Classic Thoughts

Several years ago, the Big East conference cut ties with an official that was overbearing and made himself the center of attention in games. It might be time for the league to do the same again.

Official Curtis Shaw, who ruined the West VirginiaMarshall game on Wednesday evening with a parade of calls that turned the contest into a parade to the free throw line, has long been know as the quickest trigger in the nation in terms of handing out technical fouls. That's o.k., as long as it's consistent. But what is not o.k. is injecting yourself into a leading role in the game, and making what should be a matchup between collegians into a personal showcase. Shaw, and to a lesser extent, crewmates Mike Kitts and Paul Janssen, called the game so tightly that the athletes involved never had a chance to get into a flow or show their talents. Instead, it was a whistleblowing competition of such monumental proportions that fouls outnumbered field goals by 52-43.

If this were a onetime occurrence, it could be explained away. However, Shaw's quick temper and penchant for dominating the action are well-known. It was just that sort of behavior that caused the league to stop employing an official who showed similar qualities several years ago. Could it be done again?

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West Virginia head coach Bob Huggins is always quite careful to refrain from commenting on officiating after games, even when called upon to do so by reporters. He did that again after the MU game, using his mantra "You are going to get me in trouble," when responding to inquiries about his thoughts on officiating. However, Marshall head coach Donnie Jones didn't follow the same path, as he was quoted questioning a foul call on Mark Dorris that sent the guard to the Herd bench. Just wondering, will C-USA look into that action?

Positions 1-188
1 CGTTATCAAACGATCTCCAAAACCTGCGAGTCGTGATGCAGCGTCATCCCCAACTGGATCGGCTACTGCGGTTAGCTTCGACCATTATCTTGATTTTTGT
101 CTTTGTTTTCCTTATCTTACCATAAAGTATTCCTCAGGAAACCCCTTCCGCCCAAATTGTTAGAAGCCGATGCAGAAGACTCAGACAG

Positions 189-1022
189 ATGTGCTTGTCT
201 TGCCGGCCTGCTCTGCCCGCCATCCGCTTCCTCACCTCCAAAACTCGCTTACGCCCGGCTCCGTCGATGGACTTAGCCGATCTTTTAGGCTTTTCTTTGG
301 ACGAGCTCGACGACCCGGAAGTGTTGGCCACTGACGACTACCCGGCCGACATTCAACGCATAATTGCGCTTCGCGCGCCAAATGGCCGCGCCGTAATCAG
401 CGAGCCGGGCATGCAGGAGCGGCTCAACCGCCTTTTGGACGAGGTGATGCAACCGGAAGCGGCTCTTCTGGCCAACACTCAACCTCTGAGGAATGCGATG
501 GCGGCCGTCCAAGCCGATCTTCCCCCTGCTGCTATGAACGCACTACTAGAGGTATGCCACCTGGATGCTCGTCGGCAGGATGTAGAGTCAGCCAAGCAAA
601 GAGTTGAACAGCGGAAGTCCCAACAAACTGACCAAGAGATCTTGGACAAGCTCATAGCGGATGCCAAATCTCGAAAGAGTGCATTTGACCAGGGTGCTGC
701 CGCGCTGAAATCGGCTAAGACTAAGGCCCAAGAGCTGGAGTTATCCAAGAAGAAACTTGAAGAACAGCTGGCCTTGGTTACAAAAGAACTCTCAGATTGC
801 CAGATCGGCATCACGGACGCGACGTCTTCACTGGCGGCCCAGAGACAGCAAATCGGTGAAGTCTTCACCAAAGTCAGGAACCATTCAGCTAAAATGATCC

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Starting a game can give a player a different perspective, and often lead to a different performance, than coming off the bench. Freshman John Flowers has learned just that in his first two starting assignments against South Florida and Marshall.

Coming off the bench, a player has the chance to watch the action for at least a few minutes. He can study the opposition, see what they are doing, and be prepared once he enters the game. Starting, however, is a different matter. A player has to be ready to perform from the outset, and doesn't have that chance to watch and analyze.

In his starting assignments, Flowers looked like the freshman that he is. He missed some shots that he has been making in his substitute roles, and also has committed a couple of crucial errors – most notably fouling MU's Darryl Merthie on a three-point attempt with 31 seconds to go.

This isn't to bury Flowers, however. Just as he has rapidly improved during the first 19 games of his collegiate career, so too will he grow more comfortable in a starting role. It's just another aspect of playing that game that he will have to learn about and grow into.

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